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Visual Studio Live Share aims to spur developer collaboration

Visual Studio Live Share enables developers to collaborate on code in real time to build safer, higher-quality applications.

NEW YORK -- Developers at Microsoft's event here last week got a sneak peek at a tool that aims to boost programmer...

productivity and improve application quality.

Microsoft's Visual Studio Live Share, displayed at its Connect(); 2017 conference, lets developers work on the same code in real time. It also continues to bolster the company's credibility in their eyes, delivering tools and services that make their jobs easier.

The software brings the Agile practice of pair programming to a broader set of programmers, except the programmers do not need to be physically together. Developers can remotely access and debug the same code in their respective editor or integrated development environment and share their full project context, rather than just their screens. Visual Studio Live Share works across multiple machines. Interested developers can sign up to join the Visual Studio Live Share preview, set for early 2018. It will be a limited, U.S.-only preview.

"It works not just between Visual Studio Code sessions between two Macs or between two Visual Studio sessions on Windows, but you can, in fact, have teams composed of multiple different parts of the Visual Studio family on multiple different operating systems all developing simultaneously," said Scott Guthrie, executive vice president in Microsoft's cloud and enterprise group.

The ability for developers to collaboratively debug and enhance the quality of applications in real time is extremely useful for developers looking for help with coding issues. While the capability has been around in various forms for 20 years, by integrating it into the Visual Studio tool set, Microsoft aims to standardize live sharing of code.

Scott Guthrie, Microsoft executive vice president of cloud and enterprise, presenting the keynote at Connect(); 2017.
Scott Guthrie, Microsoft executive vice president of cloud and enterprise, presenting the keynote at Connect(); 2017.

"I will be happy to see full collaboration make it to a shipping product," said Theresa Lanowitz, an analyst at Voke, a research firm in Minden, Nev. "I had that capability shipping in 1994 at Taligent."

Thomas Murphy, an analyst at Gartner, said he likes what he has heard about Visual Studio Live Share thus far, but wants to see it firsthand and compare it with pair programming tools such as AtomPair.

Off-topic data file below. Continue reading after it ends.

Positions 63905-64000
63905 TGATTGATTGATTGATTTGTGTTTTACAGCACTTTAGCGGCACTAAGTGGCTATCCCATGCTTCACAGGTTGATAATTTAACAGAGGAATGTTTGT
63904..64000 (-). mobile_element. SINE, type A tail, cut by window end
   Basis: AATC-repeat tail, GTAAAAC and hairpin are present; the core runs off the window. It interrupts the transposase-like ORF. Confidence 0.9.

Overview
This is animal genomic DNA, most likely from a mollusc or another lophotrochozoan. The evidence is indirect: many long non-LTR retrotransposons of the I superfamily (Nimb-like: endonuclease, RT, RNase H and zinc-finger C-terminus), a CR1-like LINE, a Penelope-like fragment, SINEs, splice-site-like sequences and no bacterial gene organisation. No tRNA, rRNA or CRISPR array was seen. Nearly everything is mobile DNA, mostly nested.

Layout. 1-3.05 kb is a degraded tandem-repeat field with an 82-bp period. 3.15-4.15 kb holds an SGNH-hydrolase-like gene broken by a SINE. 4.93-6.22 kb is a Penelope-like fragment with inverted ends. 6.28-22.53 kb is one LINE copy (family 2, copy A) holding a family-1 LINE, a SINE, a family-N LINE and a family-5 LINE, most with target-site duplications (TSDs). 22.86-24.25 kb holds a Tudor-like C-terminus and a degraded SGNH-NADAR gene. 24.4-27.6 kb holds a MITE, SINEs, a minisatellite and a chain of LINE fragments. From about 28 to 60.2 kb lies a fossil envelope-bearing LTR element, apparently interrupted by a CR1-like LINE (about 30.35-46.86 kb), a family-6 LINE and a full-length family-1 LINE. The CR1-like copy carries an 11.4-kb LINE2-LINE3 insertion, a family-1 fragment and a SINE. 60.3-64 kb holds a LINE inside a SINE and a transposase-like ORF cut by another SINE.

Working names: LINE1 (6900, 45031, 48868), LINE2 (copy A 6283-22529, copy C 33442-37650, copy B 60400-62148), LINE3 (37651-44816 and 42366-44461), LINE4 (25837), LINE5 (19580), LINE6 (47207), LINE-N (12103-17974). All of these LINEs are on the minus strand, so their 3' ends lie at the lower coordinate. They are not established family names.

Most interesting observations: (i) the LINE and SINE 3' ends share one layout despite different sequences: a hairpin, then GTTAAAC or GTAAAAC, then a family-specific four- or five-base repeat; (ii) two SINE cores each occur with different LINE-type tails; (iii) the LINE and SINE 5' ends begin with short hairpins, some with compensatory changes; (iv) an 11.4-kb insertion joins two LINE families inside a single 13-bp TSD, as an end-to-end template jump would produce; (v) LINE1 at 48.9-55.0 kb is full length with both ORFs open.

"[Microsoft is] doing a great job of being open and participating in open software in a nice incremental fashion," he said. "But does it bring them new developers? That is a harder question. I think there are still plenty of people that think of Microsoft as the old world, and they are now in the new world."

General availability of Visual Studio App Center

There are still plenty of [developers] that think of Microsoft as the old world, and they are now in the new world.
Thomas Murphyanalyst, Gartner

Also this week, Microsoft made its Visual Studio App Center generally available. Formerly known as Visual Studio Mobile Center and based on Xamarin Test Cloud, Visual Studio App Center is essentially a mobile backend as a service that provides a DevOps environment to help developers manage the lifecycle of their mobile apps. Objective-C, Swift, Android Java, Xamarin and React Native developers can all use Visual Studio App Center, according to the company.

Once a developer connects a code repository to Visual Studio App Center, the tool automatically creates a release pipeline of automated builds, tests the app in the cloud, manages distribution of the app to beta testers and app stores, and monitors usage of the app with crash analytics data using HockeyApp analytics tool Microsoft acquired in 2014.

"HockeyApp is very useful for telemetry data; that was a good acquisition," Lanowitz said. Xamarin's mobile development tools, acquired by Microsoft in 2016, also are strong, she said.

Darryl K. Taft covers DevOps, software development tools and developer-related issues as news writer for TechTarget's SearchSoftwareQuality, SearchCloudApplications, SearchMicroservices and TheServerSide. Contact him at dtaft@techtarget.com or @darrylktaft on Twitter.

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